The adverse effects of cyanobacterial toxins were first reported as stock deaths at Lake Alexandrina, South Australia, in 1878. Since then, cyanobacterial poisonings in animals and humans have been widely reported around the world (Codd and Poon 1988). In fact, cattle and wildlife mortality from cyanobacterial poisonings is relatively common in many countries (Carmichael 1981). Animals that have been killed in large numbers include cattle, sheep, pigs, birds, and fish; small numbers of deaths of horses, dogs, rodents, amphibians, and invertebrates have also been recorded (Codd and Poon 1988). According to the compilations of Carmichael (1992a), approximately 85 animal poisoning incidents related to cyanobacterial blooms have been recorded around the world from 1878 to 1991.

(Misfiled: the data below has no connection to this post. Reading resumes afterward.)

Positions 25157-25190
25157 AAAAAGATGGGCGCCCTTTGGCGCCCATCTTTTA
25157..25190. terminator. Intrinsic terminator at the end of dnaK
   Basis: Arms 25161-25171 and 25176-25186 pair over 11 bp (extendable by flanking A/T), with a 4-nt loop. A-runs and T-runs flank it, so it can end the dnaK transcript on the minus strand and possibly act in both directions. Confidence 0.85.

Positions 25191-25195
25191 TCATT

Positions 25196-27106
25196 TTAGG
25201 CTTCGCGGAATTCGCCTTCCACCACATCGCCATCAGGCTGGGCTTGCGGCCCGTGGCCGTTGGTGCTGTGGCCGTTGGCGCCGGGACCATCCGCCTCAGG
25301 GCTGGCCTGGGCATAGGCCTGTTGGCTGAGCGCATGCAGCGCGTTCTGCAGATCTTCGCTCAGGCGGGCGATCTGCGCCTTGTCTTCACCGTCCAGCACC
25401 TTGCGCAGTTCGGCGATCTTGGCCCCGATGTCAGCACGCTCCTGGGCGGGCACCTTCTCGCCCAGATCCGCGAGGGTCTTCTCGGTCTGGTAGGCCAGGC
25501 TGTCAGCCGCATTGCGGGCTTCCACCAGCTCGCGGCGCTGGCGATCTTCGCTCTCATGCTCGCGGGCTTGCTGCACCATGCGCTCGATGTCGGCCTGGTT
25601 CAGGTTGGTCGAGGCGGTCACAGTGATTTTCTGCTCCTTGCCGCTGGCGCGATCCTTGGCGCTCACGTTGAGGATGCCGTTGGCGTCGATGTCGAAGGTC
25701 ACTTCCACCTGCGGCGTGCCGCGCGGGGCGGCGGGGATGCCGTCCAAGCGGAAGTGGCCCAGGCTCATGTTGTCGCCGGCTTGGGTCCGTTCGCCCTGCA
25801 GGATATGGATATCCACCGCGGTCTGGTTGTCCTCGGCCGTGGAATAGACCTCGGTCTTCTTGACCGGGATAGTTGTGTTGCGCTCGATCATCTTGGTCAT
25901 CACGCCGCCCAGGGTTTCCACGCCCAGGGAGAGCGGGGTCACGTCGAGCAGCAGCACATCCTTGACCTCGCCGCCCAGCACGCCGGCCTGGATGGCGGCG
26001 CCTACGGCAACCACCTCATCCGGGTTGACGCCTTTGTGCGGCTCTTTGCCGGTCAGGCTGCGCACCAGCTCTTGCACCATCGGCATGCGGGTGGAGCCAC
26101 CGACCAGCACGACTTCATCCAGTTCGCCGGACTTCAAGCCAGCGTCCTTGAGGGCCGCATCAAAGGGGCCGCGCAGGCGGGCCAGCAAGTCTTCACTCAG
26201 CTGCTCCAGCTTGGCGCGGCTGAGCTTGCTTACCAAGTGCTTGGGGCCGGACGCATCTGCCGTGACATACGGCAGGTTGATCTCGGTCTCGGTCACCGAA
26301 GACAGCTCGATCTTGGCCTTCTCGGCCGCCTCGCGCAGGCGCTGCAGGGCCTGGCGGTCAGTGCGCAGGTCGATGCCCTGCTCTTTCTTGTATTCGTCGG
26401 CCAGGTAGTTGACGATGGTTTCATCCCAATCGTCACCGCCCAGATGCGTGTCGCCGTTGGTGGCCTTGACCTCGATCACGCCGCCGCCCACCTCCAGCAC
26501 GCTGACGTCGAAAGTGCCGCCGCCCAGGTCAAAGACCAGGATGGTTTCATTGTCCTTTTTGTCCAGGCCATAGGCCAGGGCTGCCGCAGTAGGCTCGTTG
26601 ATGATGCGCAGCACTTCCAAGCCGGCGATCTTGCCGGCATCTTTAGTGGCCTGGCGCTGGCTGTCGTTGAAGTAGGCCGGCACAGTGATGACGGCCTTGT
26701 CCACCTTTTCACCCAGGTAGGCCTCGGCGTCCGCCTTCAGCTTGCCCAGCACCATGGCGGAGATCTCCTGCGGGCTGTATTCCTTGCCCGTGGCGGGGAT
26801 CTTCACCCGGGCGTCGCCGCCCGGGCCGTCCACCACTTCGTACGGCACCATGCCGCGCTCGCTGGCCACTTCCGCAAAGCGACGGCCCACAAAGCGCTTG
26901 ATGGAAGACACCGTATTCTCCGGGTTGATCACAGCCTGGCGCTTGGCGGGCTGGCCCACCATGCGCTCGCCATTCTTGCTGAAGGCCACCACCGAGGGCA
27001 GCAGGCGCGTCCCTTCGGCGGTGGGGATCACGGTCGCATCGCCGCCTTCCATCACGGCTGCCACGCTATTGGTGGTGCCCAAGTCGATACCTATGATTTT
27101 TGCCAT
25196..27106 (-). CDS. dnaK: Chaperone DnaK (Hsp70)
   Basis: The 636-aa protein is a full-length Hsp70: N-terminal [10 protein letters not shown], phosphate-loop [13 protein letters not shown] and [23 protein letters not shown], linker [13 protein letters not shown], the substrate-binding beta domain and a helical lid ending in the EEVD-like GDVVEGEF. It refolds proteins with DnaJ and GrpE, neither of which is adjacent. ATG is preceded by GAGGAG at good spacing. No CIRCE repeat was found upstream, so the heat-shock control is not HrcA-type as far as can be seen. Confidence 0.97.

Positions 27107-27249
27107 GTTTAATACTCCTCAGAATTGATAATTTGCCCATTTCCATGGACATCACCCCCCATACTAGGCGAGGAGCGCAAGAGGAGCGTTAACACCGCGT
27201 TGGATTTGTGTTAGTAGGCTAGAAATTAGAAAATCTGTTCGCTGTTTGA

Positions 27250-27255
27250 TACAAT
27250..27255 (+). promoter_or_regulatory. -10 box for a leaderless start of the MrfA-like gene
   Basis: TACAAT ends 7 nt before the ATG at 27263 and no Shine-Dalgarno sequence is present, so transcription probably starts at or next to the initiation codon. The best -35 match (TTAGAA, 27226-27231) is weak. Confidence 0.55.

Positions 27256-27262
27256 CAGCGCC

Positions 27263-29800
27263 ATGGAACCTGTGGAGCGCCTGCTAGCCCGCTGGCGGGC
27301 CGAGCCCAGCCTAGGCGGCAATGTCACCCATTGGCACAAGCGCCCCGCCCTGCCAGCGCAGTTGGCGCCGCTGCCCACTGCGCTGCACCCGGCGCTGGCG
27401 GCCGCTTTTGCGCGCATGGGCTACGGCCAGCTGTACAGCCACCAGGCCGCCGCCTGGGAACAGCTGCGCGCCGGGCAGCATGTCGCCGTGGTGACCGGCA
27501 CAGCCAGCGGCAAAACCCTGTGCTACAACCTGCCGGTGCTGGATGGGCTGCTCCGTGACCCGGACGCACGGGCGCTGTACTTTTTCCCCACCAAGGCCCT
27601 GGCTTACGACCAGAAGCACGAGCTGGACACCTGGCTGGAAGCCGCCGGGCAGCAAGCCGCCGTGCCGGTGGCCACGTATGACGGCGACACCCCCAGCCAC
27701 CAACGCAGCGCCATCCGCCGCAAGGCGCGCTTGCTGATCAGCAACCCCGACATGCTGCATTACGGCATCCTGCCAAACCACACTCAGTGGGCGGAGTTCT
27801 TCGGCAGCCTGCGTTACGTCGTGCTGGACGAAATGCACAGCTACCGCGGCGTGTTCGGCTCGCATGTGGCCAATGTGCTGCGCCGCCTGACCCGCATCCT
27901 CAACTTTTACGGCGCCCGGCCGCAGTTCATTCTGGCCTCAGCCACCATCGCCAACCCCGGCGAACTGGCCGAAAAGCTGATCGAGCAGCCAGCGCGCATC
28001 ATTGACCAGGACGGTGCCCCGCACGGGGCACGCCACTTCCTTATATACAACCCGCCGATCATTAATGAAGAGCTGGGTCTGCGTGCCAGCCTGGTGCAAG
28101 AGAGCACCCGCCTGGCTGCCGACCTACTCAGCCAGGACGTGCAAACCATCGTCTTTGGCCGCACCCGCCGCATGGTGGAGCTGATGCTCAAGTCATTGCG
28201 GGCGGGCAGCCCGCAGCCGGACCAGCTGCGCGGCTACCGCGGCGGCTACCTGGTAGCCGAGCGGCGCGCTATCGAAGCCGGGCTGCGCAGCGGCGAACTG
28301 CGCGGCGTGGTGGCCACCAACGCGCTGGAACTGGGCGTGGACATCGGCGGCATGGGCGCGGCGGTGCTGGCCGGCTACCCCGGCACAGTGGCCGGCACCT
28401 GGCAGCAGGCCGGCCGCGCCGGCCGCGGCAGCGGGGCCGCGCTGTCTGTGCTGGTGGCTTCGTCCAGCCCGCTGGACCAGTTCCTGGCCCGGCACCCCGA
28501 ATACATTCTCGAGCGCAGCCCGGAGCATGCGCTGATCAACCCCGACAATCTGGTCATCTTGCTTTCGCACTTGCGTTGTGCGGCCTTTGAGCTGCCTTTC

Weitere Kapitel dieses Buchs durch Wischen aufrufen
- Toxicology and Risk Assessment of Freshwater Cyanobacterial (Blue-Green Algal) Toxins in Water
Tai Nguyen Duy
Paul K. S. Lam
Glen R. Shaw
Des W. Connell
- Springer New York